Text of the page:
Five Steps to Reduce Your Community’s ISO Insurance Rates

By USDD Staff

One of the key benefits of having a high-functioning USDD Phoenix G2 Fire Station Alerting System at your community’s disposal is that it’s designed to help improve your public protection classification (PPC), and thus can lower your Insurance Services Office (ISO). Let’s take a look at how you can take advantage of lowered ISO insurance rates in your community.

Standards for ISO Insurance Rates
First, as everyone in this industry ought to be aware, the ISO Rating Service was developed in response to insurers’ requests for a way to automate the complex, labor-intensive, and costly process of managing and maintaining policy rates.

In the emergency response field, ISO helps establish appropriate insurance premiums for residential and commercial properties through its classification program for communities’ fire protection services. These ratings are critically important to fire departments and the communities they serve. Fortunately, there’s a quick path to lowering your community’s ISO insurance rates—and thus your premiums—by setting up a trackable means of monitoring the integrity of your public dispatch system.

Monitoring for integrity involves installing automatic systems that detect faults and failures and send visual and audible indications to appropriate personnel. To receive the credit, you must follow the general criteria of NFPA 1221, Standard for the Installation, Maintenance, and Use of Emergency Communications Systems. The standard defines monitoring for integrity as the “automatic monitoring of circuits and other system components for the existence of defects or faults that interfere with receiving or transmitting an alarm.”

As an initial step in this process, ISO has developed a worksheet to determine your community’s credit for integrity monitoring. ISO works both by scheduling periodic community reviews themselves (in other words, they will contact you), or by responding to requests from the communities to initiate a review process (you contact them). Once contacted, an ISO field rep will work with someone from your dispatch center to complete the worksheet. The rep will review systems diagrams and tech data from the system manufacturer and software provider to help you calculate your credits.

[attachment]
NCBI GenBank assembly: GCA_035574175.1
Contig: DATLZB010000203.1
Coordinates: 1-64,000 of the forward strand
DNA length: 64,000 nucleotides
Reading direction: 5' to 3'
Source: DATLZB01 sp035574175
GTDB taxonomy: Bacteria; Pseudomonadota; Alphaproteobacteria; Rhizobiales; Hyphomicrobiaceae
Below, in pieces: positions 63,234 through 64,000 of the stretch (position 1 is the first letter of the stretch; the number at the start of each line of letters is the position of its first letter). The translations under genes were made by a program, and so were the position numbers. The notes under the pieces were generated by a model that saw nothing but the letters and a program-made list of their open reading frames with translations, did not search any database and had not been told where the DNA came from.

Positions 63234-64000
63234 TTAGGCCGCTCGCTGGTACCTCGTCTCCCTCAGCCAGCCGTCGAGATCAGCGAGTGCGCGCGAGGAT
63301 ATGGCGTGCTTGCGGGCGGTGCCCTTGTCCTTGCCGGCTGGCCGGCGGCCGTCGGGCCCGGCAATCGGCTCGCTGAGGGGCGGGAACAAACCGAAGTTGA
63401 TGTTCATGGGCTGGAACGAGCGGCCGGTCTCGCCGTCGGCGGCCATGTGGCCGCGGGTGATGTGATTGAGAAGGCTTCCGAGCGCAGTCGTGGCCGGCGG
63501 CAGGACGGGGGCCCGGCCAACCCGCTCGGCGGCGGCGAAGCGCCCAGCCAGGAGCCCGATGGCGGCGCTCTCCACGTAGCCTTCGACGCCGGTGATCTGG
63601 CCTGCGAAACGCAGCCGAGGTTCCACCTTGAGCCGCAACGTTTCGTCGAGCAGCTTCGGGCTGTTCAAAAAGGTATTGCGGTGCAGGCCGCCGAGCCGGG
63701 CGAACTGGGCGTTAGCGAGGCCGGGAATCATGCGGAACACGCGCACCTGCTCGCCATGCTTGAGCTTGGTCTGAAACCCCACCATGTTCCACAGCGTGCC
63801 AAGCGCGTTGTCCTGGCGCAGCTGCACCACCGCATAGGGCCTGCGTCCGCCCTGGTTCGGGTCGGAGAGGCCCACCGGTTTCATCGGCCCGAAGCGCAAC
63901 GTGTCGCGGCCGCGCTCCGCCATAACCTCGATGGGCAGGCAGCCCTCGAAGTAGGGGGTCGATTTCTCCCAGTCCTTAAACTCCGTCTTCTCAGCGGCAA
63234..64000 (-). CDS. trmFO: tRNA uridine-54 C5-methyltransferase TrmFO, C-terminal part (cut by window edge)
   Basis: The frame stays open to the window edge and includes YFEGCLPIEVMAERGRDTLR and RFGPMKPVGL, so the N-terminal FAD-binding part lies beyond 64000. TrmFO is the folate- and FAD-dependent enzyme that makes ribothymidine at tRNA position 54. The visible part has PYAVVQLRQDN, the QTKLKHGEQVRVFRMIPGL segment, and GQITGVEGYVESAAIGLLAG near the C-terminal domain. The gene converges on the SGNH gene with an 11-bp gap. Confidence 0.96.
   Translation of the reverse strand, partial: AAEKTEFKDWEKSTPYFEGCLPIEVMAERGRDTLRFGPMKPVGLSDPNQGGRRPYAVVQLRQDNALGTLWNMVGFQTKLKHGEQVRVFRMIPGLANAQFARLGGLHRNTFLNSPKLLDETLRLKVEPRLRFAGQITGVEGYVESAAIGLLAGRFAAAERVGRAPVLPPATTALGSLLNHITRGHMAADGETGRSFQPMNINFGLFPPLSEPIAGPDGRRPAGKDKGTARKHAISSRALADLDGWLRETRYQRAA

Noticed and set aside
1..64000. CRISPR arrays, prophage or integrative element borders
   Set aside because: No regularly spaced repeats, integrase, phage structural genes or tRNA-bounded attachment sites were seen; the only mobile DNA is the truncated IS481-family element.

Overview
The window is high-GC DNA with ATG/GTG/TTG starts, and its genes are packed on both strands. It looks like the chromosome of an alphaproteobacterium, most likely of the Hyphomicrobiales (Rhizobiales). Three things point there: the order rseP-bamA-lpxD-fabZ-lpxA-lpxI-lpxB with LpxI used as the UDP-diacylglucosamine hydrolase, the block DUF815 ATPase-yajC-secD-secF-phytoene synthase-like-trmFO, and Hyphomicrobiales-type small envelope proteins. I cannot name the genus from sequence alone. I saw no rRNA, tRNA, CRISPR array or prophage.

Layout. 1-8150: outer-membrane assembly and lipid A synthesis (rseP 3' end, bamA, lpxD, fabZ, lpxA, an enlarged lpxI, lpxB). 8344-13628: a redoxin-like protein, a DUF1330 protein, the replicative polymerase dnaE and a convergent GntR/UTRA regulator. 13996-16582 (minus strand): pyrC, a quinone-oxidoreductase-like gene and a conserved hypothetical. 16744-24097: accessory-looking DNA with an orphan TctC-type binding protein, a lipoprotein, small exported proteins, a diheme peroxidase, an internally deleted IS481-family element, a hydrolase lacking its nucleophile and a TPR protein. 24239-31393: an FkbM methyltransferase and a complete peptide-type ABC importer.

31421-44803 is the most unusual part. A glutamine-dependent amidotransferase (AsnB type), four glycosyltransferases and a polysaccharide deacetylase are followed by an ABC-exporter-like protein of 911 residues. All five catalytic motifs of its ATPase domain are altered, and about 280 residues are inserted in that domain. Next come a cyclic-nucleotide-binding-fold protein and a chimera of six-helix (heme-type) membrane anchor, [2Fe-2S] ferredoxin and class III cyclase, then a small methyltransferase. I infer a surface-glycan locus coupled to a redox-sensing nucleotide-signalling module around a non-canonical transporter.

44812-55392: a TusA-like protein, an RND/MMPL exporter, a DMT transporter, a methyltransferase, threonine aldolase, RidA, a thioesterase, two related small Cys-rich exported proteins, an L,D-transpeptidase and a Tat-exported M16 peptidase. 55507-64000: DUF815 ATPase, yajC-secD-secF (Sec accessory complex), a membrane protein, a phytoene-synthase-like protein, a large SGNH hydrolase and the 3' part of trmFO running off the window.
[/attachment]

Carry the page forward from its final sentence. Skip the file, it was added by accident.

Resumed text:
Five Things Needed to Monitor your Dispatch System
To receive credit for monitoring the primary dispatch circuit in your community, you need to have an automated system in place that continuously checks all the circuit’s components, including its power supply.

Following are five important monitoring prerequisites:

  1. Set up your alert. Ensure that your visual and audible (trouble) signals are set up to alert communications center personnel whenever a component fails.
  2. Repeat your audible signal. Set up the audible signal so that it sounds again in the event of an additional fault.
  3. Create a dedicated display. Make sure that the visual signal is on a dedicated display not used for routine dispatching.
  4. Schedule personnel. Make sure to assign appropriate personnel to be on duty, ready to respond when the trouble alarm sounds.
  5. Double up your transmitters. Make certain that you have a functioning spare in place that can take over in the event of a radio circuit failure.

Rapid Response Designed USDD System
At US Digital Designs, we’ve taken great pains to make sure that our Phoenix G2 Fire Station Alerting System has the built-in capability to ensure rapid response through its system. And the criticality of response time cannot be overestimated.

In one recent case in Jacksonville, Florida, it reportedly took 911 and the police one minute, 40 seconds to alert the fire department to a kitchen fire two blocks from the station.

Another example of how valuable—and successful—monitoring can be is how the Woodlands community in Houston, Texas, fared when it received a PPC rating of 1. According to ISO records, there are only 60 out of 47,000 communities nationwide that have achieved this status. Finally, here’s an example of how ISO insurance rates are impacting homeowners in Boone County, Missouri.

What You Can Do
To learn more about this critically important—and potentially money-saving—opportunity, follow this link to ISO. Additionally, if you have a particular question about the USDD Phoenix G2 Fire Station Alerting System, or are seeking guidance on this important topic, visit

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